Attorney Fee Awards in Minnesota Divorce Court
There is a second way that litigants can fund the legal fees associated with divorce: from their spouse. Under Minnesota law, fee awards may be either: (1) need-based; or (2) fault-based.
Need-Based Fee Awards
In order to successfully request a need-based fee award, a litigant must show:
- The fees are necessary for the good faith assertion of their rights;
- The party from whom the legal fees are being sought has the means to pay fees; and
- The party seeking legal fees does not have the means to pay their fees.
Fault-Based Fee Award: Bad Faith
Fault-based legal fees are awarded when a court finds that one of the parties has unnecessarily contributed to a delay in the proceedings, and therefore, an increase in legal fees. For instance, legal fees may be awarded when:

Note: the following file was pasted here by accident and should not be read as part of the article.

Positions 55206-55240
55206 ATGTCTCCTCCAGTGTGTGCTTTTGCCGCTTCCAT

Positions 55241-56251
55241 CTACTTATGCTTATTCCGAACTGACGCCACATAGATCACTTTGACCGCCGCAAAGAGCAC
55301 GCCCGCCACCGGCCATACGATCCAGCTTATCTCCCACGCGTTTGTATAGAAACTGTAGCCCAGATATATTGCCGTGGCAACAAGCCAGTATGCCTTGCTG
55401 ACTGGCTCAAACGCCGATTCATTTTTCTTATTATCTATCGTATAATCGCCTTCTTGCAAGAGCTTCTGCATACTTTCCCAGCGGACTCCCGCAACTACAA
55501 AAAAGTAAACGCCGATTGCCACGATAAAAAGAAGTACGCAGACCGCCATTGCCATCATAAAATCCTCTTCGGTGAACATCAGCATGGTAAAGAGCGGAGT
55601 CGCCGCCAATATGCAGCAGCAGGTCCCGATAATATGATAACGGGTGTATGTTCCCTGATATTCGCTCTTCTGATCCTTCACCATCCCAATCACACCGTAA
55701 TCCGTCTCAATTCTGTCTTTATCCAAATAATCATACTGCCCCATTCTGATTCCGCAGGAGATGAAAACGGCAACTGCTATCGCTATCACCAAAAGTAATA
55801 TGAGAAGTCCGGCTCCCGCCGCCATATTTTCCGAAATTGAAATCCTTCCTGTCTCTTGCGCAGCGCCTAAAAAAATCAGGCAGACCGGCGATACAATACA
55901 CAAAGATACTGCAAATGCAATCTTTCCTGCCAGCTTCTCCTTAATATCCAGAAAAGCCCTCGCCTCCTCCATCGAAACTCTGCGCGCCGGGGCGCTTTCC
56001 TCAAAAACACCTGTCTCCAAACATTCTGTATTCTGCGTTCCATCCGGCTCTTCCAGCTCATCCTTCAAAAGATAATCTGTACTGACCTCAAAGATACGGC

- One of the parties has failed to provide necessary discovery responses;
- One of the parties has engaged in frequent filing of repeated or frivolous motions;
- One of the parties has frequently failed to appear in court;
- One of the parties has frequently failed to file relevant court documents;
- One of the parties has damaged property, or incurred unnecessary debt in the other party’s name; or
- There have been incidents of harassment or abuse on the part of the party being asked to pay.
A motion to the Court is necessary to recover fees and costs for bad faith conduct.